C. Scott Grow.
C. Scott Grow serve as a freshman Republican senator from Eagle.
C. Scott Grow prevaricate.
He says his bill that tightens the screws on the ability of ordinary Idahoans to pass their own laws “isn’t anti-Medicaid expansion.”
Then why now?
The last time lawmakers placed more impediments in the path of people trying to put initiatives on the ballot came after voters repealed then-state schools Superintendent Tom Luna’s anti-teacher reforms in 2012. The following year, legislators requiried initaitive organizers not only to get 6 percent of the registered voters to sign petitions, but to also round up 6 percent of the registered voters from 18 of Idaho’s 35 legislative districts. The rationale then was to give rural counties an equal say about initiative campaigns.
However, those obstacles failed to stop volunteers committed to overturning the Legislature’s indifference toward 62,000 low-income Idaho adults. Reclaim Idaho, the movement behind the Medicaid expansion initiative, certified Proposition 2 in 21 legislative districts, including some of the most rural areas of the state such as Boundary, Idaho and Teton counties.
When Prop. 2 passed with nearly 61 percent of the vote, it was the second time in six years that Idahoans had repudiated their Legislature. First it was about public education policy. Next came a public health issue. That’s a big swath of state policy lawmakers got wrong.
C. Scott Grow fib.
“This just puts the public and the Legislature on an equal footing,” he said.
Oh, that’s why his bill would require initiative campaigns to collect not 6 percent of the registered voters — roughly 55,057 — but 10 percent — about 91,762.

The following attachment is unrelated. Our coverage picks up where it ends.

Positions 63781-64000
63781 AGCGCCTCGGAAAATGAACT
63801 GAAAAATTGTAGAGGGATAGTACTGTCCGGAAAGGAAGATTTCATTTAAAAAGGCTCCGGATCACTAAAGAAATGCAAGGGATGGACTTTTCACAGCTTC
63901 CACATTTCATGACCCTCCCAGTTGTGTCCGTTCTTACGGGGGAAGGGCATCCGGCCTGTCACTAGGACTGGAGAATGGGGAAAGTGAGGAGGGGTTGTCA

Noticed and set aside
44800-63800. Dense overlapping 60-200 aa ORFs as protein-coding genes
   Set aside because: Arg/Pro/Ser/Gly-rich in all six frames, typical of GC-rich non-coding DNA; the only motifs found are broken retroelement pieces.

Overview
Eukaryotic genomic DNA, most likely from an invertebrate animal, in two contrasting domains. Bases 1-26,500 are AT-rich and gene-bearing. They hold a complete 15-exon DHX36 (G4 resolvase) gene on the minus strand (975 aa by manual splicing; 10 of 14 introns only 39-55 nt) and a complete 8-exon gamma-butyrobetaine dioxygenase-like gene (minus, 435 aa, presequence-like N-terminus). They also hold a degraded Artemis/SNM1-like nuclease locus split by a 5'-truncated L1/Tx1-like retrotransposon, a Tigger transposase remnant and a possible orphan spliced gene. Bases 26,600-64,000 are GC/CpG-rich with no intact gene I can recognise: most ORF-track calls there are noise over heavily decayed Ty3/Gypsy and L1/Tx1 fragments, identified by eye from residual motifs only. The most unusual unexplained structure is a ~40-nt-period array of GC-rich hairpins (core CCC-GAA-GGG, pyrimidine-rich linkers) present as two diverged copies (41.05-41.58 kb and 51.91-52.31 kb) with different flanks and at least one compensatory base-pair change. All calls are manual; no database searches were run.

That’s why organizers would not have 18 months to gather those signatures but 180 days.
That’s why instead of getting signatures from 18 legislative districts, they’d have to secure them from 32 legislative districts.
C. Scott Grow fabricate.
“The effort here is to allow the rural districts to also be involved in the process and not just have the cities dictate what’s happening,” he said.
By requiring petition gatherers to fan out across 18 legislative districts, the 2013 Legislature essentially gave rural Idaho not only a voice but a virtual veto over qualifying any initiative for the ballot.
What Grow is doing is going one step beyond and silencing urban voters.
Here’s how: As things now stand, you sign a petition in your home county. It’s then up to the county clerk to determine where you live and assign your signature to the appropriate legislative district.
Grow wants people to sign a petition designated by legislative district. If they make a mistake and sign up for the wrong district, their signature is disqualified.
That’s not much of a problem in places such as Lewiston, Sandpoint, Rupert or Blackfoot — where entire counties are folded into the same legislative district.
But Ada County has nine districts.
Kootenai County is divided into three.
Canyon County is split five ways.
Twin Falls County spills over into three districts.
Bannock County has two.
Bonneville County is split four ways.
And those districts change shape every 10 years as Idaho’s population expands and shifts.
What Grow is proposing is a change so radical that it all but short-circuits any grassroots campaign. Only special interests with the resources to hire professional signature gatherers and to surmount the other challenges would be able to prevail.
So say goodbye to initiatives helping the uninsured, the underpaid and the politically disenfranchised.
Say hello to initiatives backed by the Idaho Farm Bureau, the Idaho Association of Commerce and Industry and the National Rifle Association.
Here’s the strange thing: Grow does not represent rural Idaho.
He’s from metropolitan Ada County.
C. Scott Grow dissimulate.
“I’m trying to include more citizens in the initiative process,” he said. “That’s my objective.”
Citizen input is the last thing Grow and his fellow lawmakers want.
It’s not just gumming up the initiative process.
Under the Capitol dome, you have lawmakers thwarting the will of the voters by trying to kick people off the expanded Medicaid program they approved.
Others are negotiating in private a school funding formula that will reward some schools at the expense of others.
And there’s the GOP’s recent attempt to undermine Idaho’s citizen redistricting commission and restore partisan gerrymandering.
Grow and his fellow lawmakers claim they really care what you think about all of that.
C. Scott’s nose grow. — M.T.